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The annual Queen's Birthday Honours list induces in your columnist a case of split personality.
Why on Earth do we still, in the 21st century, kowtow to an imported system of privilege, class, honour and wealth governed by hereditary principle and arguably impervious to strict claims of merit?
That goes against the egalitarian grain. And isn't such as system also open to the claims of political patronage, favouritism or fashion?
At another level - an emotional, perhaps culturally imprinted one - aspects of the pomp, circumstance and tradition associated with it all seem worth having.
This year, to make matters worse for my dual disposition, there were elements in the awards that only highlighted the divide.
If the point of these lists is to recognise, reward and elevate citizens for their outstanding contributions to society in their respective fields of endeavour, for their "service" to the community or country, this is a good thing. For in today's individualistic, get-ahead-at-all-costs-and-bugger-the-consequences world, altruism seems to have gone the way of the dinosaur.
The "public good" has itself become an endangered species. So anything that interrupts or contests the notion that there is more to life than wealth or self-centred personal gratification, has to be welcomed. Spiritual fulfilment is one bulwark against this preoccupation; artistic or cultural work is another; and then there is "community" or "society" for which the concepts service and the public good provide glue.
So if we are to have such awards, must they be allied to the British monarchy and all that it represents?
The answer to that is, of course, "no", but ...
From 1848 to 1975, we shared the British honours system. For two decades from 1975 there was a mix of British and our own system. Then in 1996, the honours list was largely "New Zealandised" with the introduction of the New Zealand Royal Honours System, comprising the Order of New Zealand, the New Zealand Order of Merit, the Queen's Service Order and Medal, and a series of gallantry and bravery awards.
In 2000, the then Labour-led administration, under Helen Clark, abolished the titles of Knight and Dame Companions, then in 2009 National reinstated them. One minute the sirs and dames were gone, the next minute - or to be more precise, the next decade - they were back.
The problem with getting rid of the titles was that the honours system did become a little opaque. The reintroduction or knights and dames gave the list back a bit more "pull" on the public imagination. Few of us are untouched by the cultural overlay of such titles, the centuries of history, tradition and associated mythology.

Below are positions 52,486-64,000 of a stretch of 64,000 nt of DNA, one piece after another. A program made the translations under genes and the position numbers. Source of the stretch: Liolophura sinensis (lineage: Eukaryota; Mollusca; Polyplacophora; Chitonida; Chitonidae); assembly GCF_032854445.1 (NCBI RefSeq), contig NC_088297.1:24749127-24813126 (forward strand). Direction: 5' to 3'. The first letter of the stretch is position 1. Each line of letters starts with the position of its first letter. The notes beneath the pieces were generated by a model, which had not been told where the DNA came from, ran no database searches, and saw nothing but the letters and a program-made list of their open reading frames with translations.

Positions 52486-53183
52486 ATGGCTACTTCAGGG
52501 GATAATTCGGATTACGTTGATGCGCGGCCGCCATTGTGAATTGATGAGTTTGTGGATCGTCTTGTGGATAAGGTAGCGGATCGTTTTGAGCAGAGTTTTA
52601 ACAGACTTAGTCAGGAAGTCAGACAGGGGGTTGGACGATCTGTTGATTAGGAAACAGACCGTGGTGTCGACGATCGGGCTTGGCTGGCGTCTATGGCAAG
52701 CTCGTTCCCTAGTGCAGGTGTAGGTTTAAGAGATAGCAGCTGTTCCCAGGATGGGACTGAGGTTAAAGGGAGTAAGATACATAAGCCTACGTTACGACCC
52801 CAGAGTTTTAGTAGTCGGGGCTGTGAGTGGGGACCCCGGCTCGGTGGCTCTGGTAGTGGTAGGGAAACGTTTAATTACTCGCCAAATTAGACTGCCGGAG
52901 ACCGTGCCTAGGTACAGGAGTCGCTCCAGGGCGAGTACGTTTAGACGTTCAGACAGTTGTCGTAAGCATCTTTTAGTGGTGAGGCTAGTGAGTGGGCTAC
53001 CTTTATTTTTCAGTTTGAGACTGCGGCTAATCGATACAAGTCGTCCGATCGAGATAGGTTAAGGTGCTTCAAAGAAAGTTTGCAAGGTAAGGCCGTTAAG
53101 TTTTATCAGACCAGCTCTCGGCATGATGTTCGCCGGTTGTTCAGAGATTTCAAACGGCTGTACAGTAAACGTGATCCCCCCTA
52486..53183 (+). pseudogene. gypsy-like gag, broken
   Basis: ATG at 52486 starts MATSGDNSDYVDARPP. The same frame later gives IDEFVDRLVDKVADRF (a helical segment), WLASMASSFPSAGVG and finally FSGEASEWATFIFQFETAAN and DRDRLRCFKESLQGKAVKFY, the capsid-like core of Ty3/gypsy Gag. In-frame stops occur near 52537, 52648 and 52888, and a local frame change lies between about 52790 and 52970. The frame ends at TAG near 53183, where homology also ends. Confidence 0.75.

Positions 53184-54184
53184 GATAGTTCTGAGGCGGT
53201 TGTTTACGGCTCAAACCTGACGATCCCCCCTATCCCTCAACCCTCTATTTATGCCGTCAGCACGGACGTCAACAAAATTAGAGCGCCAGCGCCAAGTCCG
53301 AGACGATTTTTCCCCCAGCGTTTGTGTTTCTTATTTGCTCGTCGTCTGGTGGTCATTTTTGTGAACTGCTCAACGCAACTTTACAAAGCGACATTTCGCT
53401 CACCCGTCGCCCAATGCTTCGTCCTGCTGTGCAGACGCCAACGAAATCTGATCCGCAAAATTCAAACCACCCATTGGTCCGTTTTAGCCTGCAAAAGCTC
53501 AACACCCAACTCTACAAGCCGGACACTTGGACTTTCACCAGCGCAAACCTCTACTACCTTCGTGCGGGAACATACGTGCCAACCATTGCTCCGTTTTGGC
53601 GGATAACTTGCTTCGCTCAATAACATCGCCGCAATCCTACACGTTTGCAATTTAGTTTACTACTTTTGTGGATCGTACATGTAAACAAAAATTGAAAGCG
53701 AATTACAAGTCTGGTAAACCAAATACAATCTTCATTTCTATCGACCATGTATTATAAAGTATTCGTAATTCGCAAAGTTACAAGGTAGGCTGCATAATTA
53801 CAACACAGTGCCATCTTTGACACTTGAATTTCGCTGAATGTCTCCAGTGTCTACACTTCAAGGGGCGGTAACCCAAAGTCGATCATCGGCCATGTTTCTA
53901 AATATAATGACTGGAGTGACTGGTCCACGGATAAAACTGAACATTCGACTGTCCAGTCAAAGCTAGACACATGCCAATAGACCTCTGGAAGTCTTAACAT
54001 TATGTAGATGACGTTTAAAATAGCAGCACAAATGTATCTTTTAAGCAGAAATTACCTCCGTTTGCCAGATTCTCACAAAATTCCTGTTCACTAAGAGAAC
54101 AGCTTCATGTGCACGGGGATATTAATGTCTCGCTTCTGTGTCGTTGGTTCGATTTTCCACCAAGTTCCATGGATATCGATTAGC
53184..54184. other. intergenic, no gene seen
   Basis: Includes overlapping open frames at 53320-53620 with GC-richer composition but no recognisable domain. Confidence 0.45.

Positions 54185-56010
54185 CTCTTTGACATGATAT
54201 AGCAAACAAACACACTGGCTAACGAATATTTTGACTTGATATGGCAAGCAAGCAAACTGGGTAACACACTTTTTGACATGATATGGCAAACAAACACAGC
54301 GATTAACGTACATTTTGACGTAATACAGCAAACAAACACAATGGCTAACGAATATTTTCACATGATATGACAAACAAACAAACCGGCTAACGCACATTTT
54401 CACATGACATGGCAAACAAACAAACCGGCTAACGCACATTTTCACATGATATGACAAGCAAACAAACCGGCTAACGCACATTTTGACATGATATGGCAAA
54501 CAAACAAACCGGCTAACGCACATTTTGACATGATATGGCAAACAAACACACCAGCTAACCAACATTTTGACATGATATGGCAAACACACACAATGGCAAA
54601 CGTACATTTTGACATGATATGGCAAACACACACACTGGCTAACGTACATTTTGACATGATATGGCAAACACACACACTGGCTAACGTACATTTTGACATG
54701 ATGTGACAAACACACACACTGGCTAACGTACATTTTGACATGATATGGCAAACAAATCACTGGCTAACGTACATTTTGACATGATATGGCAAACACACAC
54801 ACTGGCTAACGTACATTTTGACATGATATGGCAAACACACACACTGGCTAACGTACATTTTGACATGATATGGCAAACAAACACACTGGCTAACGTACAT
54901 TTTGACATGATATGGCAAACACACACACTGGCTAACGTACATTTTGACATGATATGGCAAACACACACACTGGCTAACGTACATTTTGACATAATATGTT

Which is a rather long-winded way of getting round to saying that it really does mean something to most people when a rugby-playing one-time butcher's apprentice from Mangere, south Auckland, with a history of mental health issues, becomes a "sir".
It is a mark of how influential has been his contribution towards destigmatising mental health issues, that the few short years ago when Sir John "J.K." Kirwin "came out" as having suffered from depression, it really was still a significant and debilitating condition.
By talking about it, writing about it and fronting campaigns, Sir John, the heroic flying All Black winger, has undoubtedly made a huge difference to the lives of so many New Zealanders. We can never know this for sure, nor put numbers to it, but it is a sure bet that by giving people afflicted by depression such a positive role model, for giving them hope, he has enriched, even saved, many lives.
His honour is indicative of the power for good of such awards.
Like any system, though, its credibility does depend on its overall application. A nice irony to see Sir Michael Cullen, part of a government that abolished the title, elevated as reward for long and distinguished political service - and a sop to those who insist the list is always somehow a plaything of the current administration.
But if there was a note of disquiet to be found in the list it was a tendency for a significant number of the honorees to have in common - as an acquaintance pointed out - a claim to fame through appearances on television or in the pages of the women's magazines.
Nigel Latta, Officer of the New Zealand Order of Merit, is a tirelessly energetic TV presenter, shows promise as a stand-up comedian and is no doubt a hard-working clinical psychologist, but in any of these fields there were surely more deserving and worthy recipients - unless "fame" is becoming pre-eminent among the criteria for such honours.
And if it is, once again the head begins to take issue with the heart.
- Simon Cunliffe is a Wellington writer.